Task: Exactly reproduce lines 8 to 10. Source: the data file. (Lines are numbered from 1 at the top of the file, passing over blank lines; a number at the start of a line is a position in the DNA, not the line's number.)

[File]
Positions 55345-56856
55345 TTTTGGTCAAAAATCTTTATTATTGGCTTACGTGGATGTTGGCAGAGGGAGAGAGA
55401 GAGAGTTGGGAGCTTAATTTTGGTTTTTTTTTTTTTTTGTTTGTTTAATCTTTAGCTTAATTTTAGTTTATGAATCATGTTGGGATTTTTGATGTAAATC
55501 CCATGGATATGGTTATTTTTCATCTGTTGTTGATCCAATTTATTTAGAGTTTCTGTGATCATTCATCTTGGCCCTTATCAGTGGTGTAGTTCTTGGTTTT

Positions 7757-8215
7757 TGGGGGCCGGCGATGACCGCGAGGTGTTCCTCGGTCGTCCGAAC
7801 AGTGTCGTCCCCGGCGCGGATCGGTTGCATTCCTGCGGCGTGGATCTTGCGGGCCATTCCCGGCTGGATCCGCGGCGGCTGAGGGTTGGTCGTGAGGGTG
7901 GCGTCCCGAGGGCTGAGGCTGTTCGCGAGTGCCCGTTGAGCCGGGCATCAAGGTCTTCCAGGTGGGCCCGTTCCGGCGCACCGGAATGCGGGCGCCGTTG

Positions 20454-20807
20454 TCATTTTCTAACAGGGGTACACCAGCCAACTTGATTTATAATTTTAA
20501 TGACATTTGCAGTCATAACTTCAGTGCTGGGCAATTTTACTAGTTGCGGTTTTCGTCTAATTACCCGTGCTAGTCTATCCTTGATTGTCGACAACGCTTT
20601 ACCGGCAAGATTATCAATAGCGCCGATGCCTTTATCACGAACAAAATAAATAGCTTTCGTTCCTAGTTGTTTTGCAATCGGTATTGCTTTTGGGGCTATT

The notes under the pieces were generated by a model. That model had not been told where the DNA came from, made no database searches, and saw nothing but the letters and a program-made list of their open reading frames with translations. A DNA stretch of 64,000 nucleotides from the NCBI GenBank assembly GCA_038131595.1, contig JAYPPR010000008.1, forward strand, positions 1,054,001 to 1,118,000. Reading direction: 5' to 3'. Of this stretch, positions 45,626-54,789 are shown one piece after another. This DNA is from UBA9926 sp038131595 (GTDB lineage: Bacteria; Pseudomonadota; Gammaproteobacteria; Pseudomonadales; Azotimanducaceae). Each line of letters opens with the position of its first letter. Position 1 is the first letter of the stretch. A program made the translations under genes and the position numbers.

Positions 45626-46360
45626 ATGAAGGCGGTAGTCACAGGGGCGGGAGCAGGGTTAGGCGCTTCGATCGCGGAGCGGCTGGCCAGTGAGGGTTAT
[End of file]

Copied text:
7901 GCGTCCCGAGGGCTGAGGCTGTTCGCGAGTGCCCGTTGAGCCGGGCATCAAGGTCTTCCAGGTGGGCCCGTTCCGGCGCACCGGAATGCGGGCGCCGTTG

Positions 20454-20807
20454 TCATTTTCTAACAGGGGTACACCAGCCAACTTGATTTATAATTTTAA